The design of Pfizer/BioNTech and Moderna mRNA vaccines involves many different types of optimizations. Proper optimization of vaccine mRNA can reduce dosage required for each injection leading to more efficient immunization programs. The mRNA components of the vaccine need to have a 5′-UTR to load ribosomes efficiently onto the mRNA for translation initiation, optimized codon usage for efficient translation elongation, and optimal stop codon for efficient translation termination. Both 5′-UTR and the downstream 3′-UTR should be optimized for mRNA stability. The replacement of uridine by N1-methylpseudourinine (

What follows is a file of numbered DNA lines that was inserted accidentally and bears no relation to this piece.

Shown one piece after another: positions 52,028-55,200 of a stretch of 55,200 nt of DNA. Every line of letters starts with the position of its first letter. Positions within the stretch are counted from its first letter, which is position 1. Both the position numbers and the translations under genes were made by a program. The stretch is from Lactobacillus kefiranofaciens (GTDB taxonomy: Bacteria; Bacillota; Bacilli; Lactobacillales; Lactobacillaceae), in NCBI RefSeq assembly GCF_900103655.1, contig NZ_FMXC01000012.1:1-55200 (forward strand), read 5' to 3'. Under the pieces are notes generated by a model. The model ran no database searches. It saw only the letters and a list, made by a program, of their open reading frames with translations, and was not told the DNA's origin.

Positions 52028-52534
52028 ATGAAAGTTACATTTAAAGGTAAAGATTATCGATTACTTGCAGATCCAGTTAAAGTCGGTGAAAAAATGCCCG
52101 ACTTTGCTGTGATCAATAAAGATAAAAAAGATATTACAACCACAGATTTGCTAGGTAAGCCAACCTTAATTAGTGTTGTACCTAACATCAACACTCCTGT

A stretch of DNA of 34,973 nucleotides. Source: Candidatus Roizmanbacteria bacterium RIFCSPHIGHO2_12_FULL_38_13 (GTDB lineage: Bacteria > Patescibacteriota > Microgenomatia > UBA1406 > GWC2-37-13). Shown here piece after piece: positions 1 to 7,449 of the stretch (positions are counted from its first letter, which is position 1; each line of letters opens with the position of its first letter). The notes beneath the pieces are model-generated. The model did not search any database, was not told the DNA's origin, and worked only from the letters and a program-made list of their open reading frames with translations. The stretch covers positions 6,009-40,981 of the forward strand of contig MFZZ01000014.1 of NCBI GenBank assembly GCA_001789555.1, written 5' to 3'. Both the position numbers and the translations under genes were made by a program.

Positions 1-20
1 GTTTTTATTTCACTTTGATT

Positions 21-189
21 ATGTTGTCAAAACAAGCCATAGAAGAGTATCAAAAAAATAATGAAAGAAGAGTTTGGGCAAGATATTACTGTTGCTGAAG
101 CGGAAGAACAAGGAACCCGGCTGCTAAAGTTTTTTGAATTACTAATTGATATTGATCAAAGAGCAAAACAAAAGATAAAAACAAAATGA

) complicates some of these optimization processes because
is more versatile in wobbling than U. Different optimizations can conflict with each other, and compromises would need to be made. I highlight the similarities and differences between Pfizer/BioNTech and Moderna mRNA vaccines and discuss the advantage and disadvantage of each to facilitate future vaccine improvement. In particular, I point out a few optimizations in the design of the two mRNA vaccines that have not been performed properly.
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